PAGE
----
16. Supersonic exciton gratings: coherent inter-polariton scattering in semiconductor microcavities

    DEFF Research Database (Denmark)

    Birkedal, Dan; Vadim, Lyssenko; Hvam, Jørn Märcher

    2002-01-01

    We report on a coherent nonlinear phenomenon in a semiconductor microcavity (SMC), which has no parallel for QW excitons. When two different polariton modes of the SMC are impulsively excited they undergo normal mode oscillations (NMOs) with coherent energy exchange between the exciton and the ca......We report on a coherent nonlinear phenomenon in a semiconductor microcavity (SMC), which has no parallel for QW excitons. When two different polariton modes of the SMC are impulsively excited they undergo normal mode oscillations (NMOs) with coherent energy exchange between the exciton...... and the cavity mode. In our experiment the two polaritons are excited with slightly different angles resulting in a travelling wave exciton grating. When a test polariton mode is excited it will scatter in the travelling grating producing amplitude modulation sidebands. This phenomenon produces a transient four......-wave mixing (TFWM) signal, which is shifted in frequency from that of the test beam by the NMO frequency, in our case, in the THz range corresponding to a grating velocity = 1 /spl times/ 10/sup 7/ m/s, which is four orders of magnitude larger than the sound velocity. The sample under investigation is a Ga...

  17. Modelling Laser Milling of Microcavities for the Manufacturing of DES with Ensembles

    Directory of Open Access Journals (Sweden)

    Pedro Santos

    2014-01-01

    Full Text Available A set of designed experiments, involving the use of a pulsed Nd:YAG laser system milling 316L Stainless Steel, serve to study the laser-milling process of microcavities in the manufacture of drug-eluting stents (DES. Diameter, depth, and volume error are considered to be optimized as functions of the process parameters, which include laser intensity, pulse frequency, and scanning speed. Two different DES shapes are studied that combine semispheres and cylinders. Process inputs and outputs are defined by considering the process parameters that can be changed under industrial conditions and the industrial requirements of this manufacturing process. In total, 162 different conditions are tested in a process that is modeled with the following state-of-the-art data-mining regression techniques: Support Vector Regression, Ensembles, Artificial Neural Networks, Linear Regression, and Nearest Neighbor Regression. Ensemble regression emerged as the most suitable technique for studying this industrial problem. Specifically, Iterated Bagging ensembles with unpruned model trees outperformed the other methods in the tests. This method can predict the geometrical dimensions of the machined microcavities with relative errors related to the main average value in the range of 3 to 23%, which are considered very accurate predictions, in view of the characteristics of this innovative industrial task.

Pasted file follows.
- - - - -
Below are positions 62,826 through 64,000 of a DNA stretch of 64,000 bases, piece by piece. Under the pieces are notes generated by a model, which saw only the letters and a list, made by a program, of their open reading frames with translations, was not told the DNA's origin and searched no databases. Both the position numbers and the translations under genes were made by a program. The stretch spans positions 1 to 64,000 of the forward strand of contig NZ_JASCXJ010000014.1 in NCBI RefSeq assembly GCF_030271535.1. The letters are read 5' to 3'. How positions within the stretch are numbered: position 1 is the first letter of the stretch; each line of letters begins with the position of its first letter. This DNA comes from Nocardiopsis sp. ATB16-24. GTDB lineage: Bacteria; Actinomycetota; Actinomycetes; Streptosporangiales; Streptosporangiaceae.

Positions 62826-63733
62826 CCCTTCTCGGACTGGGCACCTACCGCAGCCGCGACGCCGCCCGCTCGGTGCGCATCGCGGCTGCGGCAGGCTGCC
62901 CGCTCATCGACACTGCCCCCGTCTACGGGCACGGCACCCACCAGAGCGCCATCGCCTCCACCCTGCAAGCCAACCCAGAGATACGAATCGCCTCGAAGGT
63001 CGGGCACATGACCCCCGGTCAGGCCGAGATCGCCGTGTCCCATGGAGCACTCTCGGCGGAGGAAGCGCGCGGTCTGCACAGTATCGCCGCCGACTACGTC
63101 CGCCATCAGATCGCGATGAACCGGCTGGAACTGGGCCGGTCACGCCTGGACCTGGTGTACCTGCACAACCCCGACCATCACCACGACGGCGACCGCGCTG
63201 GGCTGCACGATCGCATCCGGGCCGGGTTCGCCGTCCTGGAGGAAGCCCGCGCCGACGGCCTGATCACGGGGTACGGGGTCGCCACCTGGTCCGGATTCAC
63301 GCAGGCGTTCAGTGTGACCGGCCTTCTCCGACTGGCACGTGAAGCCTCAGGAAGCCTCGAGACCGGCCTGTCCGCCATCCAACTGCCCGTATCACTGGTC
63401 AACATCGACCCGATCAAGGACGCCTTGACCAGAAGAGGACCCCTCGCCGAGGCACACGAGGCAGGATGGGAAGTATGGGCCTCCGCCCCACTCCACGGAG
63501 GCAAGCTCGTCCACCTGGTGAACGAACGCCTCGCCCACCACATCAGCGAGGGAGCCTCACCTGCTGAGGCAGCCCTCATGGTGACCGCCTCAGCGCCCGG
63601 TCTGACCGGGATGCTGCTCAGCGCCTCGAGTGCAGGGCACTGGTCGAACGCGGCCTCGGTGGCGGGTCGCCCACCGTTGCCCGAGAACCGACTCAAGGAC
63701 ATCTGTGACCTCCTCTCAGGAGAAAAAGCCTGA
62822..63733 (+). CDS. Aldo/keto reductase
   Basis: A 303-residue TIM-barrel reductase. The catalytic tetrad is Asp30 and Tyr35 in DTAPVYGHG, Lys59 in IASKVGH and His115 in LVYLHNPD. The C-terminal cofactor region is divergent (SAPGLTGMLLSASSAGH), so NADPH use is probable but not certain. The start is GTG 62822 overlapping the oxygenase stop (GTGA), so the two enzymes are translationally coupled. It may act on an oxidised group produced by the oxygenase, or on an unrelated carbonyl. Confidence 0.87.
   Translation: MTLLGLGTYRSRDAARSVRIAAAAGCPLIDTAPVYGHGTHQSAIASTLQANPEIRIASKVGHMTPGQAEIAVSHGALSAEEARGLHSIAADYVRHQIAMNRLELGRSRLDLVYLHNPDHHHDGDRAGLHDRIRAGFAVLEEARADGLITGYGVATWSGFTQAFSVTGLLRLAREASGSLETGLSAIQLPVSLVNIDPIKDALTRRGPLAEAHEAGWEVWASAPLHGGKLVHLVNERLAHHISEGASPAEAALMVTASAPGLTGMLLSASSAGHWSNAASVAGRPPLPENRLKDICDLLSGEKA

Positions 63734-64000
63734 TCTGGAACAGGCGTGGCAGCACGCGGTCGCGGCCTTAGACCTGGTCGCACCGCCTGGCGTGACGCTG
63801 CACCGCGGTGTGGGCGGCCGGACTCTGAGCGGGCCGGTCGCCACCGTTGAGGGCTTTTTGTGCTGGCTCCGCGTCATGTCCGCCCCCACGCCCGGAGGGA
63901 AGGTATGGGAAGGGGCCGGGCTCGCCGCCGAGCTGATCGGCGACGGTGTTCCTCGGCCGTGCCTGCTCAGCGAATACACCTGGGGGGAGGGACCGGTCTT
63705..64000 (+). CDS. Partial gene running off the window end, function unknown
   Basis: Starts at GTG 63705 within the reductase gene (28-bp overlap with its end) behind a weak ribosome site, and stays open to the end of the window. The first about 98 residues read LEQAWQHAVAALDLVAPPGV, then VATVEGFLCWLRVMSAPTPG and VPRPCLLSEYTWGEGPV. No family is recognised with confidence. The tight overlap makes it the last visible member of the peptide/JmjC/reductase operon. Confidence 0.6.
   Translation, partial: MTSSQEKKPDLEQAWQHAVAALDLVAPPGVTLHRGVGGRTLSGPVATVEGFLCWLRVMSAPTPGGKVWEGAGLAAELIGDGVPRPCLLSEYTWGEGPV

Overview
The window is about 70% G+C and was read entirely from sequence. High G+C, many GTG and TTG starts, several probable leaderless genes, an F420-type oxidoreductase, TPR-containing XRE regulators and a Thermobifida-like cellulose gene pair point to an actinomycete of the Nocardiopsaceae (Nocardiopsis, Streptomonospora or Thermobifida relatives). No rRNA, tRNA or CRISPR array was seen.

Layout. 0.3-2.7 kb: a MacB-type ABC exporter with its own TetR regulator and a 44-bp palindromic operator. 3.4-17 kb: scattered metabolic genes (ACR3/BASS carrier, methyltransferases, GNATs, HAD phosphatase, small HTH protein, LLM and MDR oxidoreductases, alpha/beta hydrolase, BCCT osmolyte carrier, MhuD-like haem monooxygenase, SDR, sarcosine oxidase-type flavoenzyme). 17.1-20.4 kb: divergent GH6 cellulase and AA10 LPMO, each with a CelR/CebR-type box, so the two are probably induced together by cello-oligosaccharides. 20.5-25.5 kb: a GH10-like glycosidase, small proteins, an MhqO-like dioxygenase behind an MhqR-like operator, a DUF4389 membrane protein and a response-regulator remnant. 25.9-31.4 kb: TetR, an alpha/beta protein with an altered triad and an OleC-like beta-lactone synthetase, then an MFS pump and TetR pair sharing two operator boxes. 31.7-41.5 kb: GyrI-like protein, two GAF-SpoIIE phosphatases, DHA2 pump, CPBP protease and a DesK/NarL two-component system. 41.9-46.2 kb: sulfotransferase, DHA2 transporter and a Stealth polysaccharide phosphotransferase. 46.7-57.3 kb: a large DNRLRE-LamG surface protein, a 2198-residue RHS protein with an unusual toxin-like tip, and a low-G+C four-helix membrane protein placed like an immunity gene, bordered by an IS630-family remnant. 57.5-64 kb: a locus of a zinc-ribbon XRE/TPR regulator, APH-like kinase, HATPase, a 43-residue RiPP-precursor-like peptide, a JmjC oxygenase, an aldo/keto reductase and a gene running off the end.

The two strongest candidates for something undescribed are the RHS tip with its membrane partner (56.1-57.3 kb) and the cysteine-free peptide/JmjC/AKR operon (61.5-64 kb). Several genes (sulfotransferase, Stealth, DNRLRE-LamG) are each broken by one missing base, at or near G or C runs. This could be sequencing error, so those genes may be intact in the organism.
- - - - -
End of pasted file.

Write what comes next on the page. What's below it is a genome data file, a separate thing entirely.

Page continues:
18. Microcavity arrays as an in vitro model system of the bone marrow niche for hematopoietic stem cells.

    Science.gov (United States)

    Wuchter, Patrick; Saffrich, Rainer; Giselbrecht, Stefan; Nies, Cordula; Lorig, Hanna; Kolb, Stephanie; Ho, Anthony D; Gottwald, Eric

    2016-06-01

    In previous studies human mesenchymal stromal cells (MSCs) maintained the "stemness" of human hematopoietic progenitor cells (HPCs) through direct cell-cell contact in two-dimensional co-culture systems. We establish a three-dimensional (3D) co-culture system based on a custom-made chip, the 3(D)-KITChip, as an in vitro model system of the human hematopoietic stem cell niche. This array of up to 625 microcavities, with 300 μm size in each orientation, was inserted into a microfluidic bioreactor. The microcavities of the 3(D)-KITChip were inoculated with human bone marrow MSCs together with umbilical cord blood HPCs. MSCs used the microcavities as a scaffold to build a complex 3D mesh. HPCs were distributed three-dimensionally inside this MSC network and formed ß-catenin- and N-cadherin-based intercellular junctions to the surrounding MSCs. Using RT(2)-PCR and western blots, we demonstrate that a proportion of HPCs maintained the expression of CD34 throughout a culture period of 14 days. In colony-forming unit assays, the hematopoietic stem cell plasticity remained similar after 14 days of bioreactor co-culture, whereas monolayer co-cultures showed increasing signs of HPC differentiation and loss of stemness. These data support the notion that the 3D microenvironment created within the microcavity array preserves vital stem cell functions of HPCs more efficiently than conventional co-culture systems.

  19. Advances in optoplasmonic sensors - combining optical nano/microcavities and photonic crystals with plasmonic nanostructures and nanoparticles

    Science.gov (United States)

    Xavier, Jolly; Vincent, Serge; Meder, Fabian; Vollmer, Frank

    2018-01-01